A photographer layers history over buildings that no longer remain.
BLDGBLOG returned from a brief hiatus to dish out some ghostly composite photographs of demolition sites in Philadelphia. In Andrew Evans’ layered compositions, razed buildings appear like phantoms, eerily seeping back into the now vacant sites of Philadelphia’s contemporary landscape.
Cranes and skyhooks appear like dissonant memories, faded memories of the past grafted upon Evans’ somber black-and-white snapshots of the present. Evans’ erasure not only introduces multiple processes and layers of history into each image, but—taken at face value—the photographs envision fascinating hologram-like architectures. Depicted in shifting opacities, the structures appear simultaneously in the process of construction and decay, and the landscape reveals its very real state of constant flux. Did someone say palimpsest?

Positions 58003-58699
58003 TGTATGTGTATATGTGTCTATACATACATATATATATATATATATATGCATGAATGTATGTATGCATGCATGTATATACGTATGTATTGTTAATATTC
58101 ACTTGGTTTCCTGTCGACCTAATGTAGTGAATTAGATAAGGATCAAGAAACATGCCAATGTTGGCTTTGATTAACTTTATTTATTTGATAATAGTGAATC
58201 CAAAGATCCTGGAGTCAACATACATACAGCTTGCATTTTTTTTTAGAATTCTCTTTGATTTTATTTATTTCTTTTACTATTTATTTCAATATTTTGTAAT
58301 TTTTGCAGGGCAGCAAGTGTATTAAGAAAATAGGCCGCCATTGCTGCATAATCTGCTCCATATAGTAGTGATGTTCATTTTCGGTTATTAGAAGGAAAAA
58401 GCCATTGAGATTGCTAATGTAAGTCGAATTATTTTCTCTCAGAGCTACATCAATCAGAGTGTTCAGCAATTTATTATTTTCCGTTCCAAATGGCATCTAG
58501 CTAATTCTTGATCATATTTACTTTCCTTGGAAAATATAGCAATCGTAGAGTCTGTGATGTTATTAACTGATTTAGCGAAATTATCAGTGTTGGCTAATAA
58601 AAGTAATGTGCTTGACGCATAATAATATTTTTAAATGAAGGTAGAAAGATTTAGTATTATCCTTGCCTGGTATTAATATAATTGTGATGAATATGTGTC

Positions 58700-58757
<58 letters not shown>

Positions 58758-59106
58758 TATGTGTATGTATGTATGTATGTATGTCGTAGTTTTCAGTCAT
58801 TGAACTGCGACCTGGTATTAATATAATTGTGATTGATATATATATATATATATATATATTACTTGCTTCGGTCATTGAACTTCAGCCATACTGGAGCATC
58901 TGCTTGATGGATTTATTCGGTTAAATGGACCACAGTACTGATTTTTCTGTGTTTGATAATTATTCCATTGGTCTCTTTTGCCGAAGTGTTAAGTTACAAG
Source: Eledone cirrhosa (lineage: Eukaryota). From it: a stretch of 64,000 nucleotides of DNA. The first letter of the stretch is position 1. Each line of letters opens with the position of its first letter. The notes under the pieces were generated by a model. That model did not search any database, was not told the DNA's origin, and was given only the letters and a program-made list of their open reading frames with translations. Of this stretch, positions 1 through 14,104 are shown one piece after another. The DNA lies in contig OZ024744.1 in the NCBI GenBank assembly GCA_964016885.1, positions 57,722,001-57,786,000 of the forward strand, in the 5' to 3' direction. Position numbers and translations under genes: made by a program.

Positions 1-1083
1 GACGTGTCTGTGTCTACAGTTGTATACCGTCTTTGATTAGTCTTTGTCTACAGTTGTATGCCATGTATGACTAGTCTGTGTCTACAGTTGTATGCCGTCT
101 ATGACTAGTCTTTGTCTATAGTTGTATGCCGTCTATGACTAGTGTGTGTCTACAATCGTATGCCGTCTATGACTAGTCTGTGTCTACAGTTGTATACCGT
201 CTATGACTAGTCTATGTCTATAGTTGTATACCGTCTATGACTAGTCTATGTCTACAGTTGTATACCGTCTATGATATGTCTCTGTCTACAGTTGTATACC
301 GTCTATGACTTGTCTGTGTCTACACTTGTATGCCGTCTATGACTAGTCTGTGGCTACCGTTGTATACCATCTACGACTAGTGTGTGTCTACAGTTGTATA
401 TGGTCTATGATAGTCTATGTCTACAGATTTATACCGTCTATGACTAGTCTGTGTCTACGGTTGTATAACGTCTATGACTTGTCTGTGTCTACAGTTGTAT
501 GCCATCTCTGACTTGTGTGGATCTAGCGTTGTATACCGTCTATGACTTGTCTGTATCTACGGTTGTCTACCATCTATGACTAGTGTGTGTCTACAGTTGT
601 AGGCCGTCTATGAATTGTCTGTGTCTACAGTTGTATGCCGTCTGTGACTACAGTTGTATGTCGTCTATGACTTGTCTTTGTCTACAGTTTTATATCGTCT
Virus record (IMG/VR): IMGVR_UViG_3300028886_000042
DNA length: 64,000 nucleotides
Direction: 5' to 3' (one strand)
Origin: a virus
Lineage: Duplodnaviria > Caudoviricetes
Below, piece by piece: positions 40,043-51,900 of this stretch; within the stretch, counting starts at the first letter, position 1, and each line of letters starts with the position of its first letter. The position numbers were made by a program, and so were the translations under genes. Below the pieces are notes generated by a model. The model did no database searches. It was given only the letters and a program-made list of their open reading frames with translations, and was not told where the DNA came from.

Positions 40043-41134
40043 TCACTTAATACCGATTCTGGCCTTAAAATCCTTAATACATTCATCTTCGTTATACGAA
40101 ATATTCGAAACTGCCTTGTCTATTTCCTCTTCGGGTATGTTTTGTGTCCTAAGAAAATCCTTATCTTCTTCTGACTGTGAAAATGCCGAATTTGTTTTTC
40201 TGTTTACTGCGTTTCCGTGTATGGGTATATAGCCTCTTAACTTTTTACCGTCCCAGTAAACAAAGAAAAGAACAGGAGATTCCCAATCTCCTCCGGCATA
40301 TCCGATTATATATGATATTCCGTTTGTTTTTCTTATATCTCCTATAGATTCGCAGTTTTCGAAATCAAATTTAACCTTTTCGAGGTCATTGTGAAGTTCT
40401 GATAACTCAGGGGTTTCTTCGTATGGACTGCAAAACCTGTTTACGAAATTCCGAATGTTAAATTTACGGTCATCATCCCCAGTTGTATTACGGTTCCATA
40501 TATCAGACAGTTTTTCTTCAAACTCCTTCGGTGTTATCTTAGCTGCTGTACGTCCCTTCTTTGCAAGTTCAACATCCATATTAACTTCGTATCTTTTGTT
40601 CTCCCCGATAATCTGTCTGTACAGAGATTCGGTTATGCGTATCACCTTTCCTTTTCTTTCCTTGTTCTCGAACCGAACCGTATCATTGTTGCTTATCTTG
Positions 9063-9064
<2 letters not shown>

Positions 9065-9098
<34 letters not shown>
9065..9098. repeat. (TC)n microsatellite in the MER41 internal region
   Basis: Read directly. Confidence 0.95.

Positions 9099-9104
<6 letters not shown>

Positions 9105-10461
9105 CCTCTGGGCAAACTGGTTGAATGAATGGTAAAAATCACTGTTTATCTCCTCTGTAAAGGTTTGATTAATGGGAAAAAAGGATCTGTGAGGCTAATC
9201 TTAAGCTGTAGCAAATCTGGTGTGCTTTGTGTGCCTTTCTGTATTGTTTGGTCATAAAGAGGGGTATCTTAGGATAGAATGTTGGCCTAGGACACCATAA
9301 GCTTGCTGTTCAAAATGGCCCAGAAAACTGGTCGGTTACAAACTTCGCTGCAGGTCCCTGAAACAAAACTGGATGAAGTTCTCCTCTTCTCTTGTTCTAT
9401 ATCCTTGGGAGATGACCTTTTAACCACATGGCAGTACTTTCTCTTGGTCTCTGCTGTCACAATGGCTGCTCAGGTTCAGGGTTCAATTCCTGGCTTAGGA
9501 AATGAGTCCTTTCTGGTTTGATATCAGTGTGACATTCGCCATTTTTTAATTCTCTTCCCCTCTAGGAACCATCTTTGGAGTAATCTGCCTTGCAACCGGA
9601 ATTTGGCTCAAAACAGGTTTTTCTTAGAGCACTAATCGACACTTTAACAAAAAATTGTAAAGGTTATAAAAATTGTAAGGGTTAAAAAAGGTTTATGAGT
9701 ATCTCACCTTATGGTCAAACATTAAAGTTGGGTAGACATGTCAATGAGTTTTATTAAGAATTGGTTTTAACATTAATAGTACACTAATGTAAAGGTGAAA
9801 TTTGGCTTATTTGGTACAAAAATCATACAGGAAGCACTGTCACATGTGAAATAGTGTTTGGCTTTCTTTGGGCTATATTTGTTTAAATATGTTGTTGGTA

For more, check out Andrew Evans’ Flickr page.
This post originally appeared on Architizer, an Atlantic partner site.